An Investigation of Auditory and Visual Temporal Processing in Children with Reading Disorders

ECU Author/Contributor (non-ECU co-authors, if there are any, appear on document)
Lauren R. Smith (Creator)
East Carolina University (ECU )
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Abstract: Several lines of research have revealed a relationship between reading disorders (RD) and auditory temporal processing deficits. That is, subtle, yet rapid changes within an acoustic message are more difficult for individuals with RD to perceive than for those individuals with normal reading abilities, which negatively impacts accurate speech perception and, in turn, phonological processing and decoding abilities (Cestnick & Jerger, 2000; De Jong et al, 2000; Fink et al., 2006; Walker et al., 2006). However, researchers investigating a pansensory temporal processing deficit theory of RD have found conflicting evidence supporting the relationship between visual temporal processing and reading, specifically in regards to the magnocellular deficit theory of dyslexia (Chase & Jenner, 1993; Farmer & Klein, 1993; Lehmkuhle et al., 1993; Lovegrove, 1993). The purpose of the current study was to further investigate the relationship between pansensory processing deficits and subtypes of reading disorders. Participants included 27 children (ages 10-13) divided into three reading ability groups (i.e., normal reading, dysphonetic, and dysphoneidetic) based on performance the WRMT-R and Word/Nonword Test. Experimental tasks included gap detection, duration discrimination, and duration temporal order judgment tasks presented in both the auditory and visual modalities. When controlling for verbal ability (PPVT-IV), due to significant group differences, both RD groups (dysphonetic and dysphoneidetic deficits) demonstrated a poorer performance when compared to the control group on both the within- and between-channel gap paradigms of the auditory gap detection task. No significant differences were found between normal, dysphonetic, and dysphoneidetic readers on any of the visual temporal processing tasks. The current study failed to support the pansensory deficit of RD when reading groups were dichotomized across experimental tasks. However, when considering reading abilities as a continuum several significant correlations between performance on auditory and visual experimental tasks and reading decoding standardized measures were found suggesting that pansensory temporal processing is strongly associated with reading abilities. Results suggest that auditory temporal processing abilities are closely linked to phonological decoding skills in addition to sight-word recognition abilities for the young adolescents having reading disorders.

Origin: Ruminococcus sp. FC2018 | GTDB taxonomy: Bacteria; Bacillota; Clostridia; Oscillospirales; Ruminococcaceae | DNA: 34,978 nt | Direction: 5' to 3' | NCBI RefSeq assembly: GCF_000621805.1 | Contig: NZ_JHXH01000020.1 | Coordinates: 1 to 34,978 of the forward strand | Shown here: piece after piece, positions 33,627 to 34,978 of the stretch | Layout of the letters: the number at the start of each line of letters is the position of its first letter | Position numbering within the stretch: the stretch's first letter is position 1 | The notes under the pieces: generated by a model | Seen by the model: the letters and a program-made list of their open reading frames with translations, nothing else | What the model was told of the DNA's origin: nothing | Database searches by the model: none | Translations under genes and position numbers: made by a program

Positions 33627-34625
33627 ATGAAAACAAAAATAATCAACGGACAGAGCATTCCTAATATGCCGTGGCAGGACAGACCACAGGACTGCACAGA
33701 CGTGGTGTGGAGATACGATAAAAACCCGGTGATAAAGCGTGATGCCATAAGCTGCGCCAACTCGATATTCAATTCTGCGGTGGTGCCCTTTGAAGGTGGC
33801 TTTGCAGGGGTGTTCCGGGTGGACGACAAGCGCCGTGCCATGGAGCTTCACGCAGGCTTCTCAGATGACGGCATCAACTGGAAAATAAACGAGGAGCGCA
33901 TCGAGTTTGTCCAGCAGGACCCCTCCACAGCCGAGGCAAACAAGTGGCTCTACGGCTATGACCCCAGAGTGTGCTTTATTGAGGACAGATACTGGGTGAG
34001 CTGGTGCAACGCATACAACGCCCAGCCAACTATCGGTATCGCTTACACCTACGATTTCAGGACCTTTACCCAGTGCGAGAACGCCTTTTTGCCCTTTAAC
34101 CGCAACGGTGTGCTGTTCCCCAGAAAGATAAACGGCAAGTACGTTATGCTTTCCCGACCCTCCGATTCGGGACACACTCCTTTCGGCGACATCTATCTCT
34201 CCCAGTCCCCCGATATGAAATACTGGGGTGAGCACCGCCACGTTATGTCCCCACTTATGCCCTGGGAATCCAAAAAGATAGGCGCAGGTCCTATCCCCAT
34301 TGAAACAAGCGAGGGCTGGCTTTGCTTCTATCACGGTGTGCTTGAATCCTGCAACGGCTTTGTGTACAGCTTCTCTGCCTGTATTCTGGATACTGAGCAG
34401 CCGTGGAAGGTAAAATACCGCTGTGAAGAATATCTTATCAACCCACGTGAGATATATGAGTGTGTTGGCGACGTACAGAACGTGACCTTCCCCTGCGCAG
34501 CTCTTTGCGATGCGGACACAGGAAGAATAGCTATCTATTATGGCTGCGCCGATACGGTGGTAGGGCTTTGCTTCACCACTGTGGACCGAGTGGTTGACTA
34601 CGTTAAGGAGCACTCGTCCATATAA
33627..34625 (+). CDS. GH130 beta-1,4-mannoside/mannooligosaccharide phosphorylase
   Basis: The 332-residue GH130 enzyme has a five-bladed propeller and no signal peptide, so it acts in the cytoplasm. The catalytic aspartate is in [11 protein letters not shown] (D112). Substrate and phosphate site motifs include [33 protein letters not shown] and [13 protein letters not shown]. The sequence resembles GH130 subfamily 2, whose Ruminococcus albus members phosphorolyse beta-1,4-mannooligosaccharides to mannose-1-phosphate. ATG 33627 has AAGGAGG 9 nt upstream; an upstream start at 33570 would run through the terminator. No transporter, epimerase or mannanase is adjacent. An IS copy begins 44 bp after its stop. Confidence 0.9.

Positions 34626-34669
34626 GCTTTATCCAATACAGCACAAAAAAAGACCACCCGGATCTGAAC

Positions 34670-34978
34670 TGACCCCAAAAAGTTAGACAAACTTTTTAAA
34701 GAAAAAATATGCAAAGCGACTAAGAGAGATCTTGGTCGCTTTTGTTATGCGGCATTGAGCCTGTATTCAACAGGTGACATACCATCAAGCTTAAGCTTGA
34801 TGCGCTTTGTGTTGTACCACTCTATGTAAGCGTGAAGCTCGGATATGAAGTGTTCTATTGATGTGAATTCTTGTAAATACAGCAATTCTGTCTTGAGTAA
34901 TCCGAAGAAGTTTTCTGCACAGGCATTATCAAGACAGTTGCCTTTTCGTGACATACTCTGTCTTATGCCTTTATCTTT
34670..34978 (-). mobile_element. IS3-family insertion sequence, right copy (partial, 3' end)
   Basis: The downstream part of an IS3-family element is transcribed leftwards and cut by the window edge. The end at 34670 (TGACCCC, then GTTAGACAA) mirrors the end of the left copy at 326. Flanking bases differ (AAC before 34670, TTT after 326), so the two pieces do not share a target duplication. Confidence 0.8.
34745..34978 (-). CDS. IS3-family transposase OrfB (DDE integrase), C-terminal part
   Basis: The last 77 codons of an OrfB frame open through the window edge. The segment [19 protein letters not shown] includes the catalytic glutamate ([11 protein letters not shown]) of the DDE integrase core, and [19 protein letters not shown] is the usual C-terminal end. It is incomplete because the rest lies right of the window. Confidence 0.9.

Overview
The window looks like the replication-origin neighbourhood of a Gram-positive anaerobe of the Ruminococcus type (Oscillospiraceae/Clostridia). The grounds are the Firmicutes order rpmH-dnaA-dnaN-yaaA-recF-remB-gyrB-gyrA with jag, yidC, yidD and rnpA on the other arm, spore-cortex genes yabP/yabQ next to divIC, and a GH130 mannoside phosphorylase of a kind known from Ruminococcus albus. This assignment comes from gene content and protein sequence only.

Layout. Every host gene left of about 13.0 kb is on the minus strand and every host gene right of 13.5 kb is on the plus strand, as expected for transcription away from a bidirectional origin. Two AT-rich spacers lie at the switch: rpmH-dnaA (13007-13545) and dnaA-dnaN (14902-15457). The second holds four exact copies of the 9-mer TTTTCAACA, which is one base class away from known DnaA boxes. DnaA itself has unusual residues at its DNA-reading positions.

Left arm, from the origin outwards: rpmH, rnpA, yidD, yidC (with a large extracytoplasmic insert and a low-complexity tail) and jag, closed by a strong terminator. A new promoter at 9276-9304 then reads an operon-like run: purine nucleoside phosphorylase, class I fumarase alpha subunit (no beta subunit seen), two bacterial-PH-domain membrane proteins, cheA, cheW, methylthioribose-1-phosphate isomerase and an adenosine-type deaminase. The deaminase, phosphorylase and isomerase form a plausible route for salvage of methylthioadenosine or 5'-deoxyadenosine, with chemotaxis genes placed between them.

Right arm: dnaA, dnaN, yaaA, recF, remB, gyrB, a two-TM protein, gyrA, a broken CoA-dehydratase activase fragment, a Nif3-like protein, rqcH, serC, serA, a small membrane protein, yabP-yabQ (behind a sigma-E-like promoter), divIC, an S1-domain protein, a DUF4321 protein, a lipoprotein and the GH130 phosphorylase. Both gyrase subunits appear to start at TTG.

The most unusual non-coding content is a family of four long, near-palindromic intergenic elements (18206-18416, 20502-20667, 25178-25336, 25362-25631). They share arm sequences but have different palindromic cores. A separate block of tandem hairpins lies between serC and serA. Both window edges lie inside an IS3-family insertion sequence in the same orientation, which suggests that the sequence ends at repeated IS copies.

Additional Information

Language: English
Date: 2009
Visual Temporal Processing, Reading Disorders, Reading disorder subtypes, Pansensory Temporal Processing, Children, Audtiory Temporal Processing, Health Sciences, Audiology

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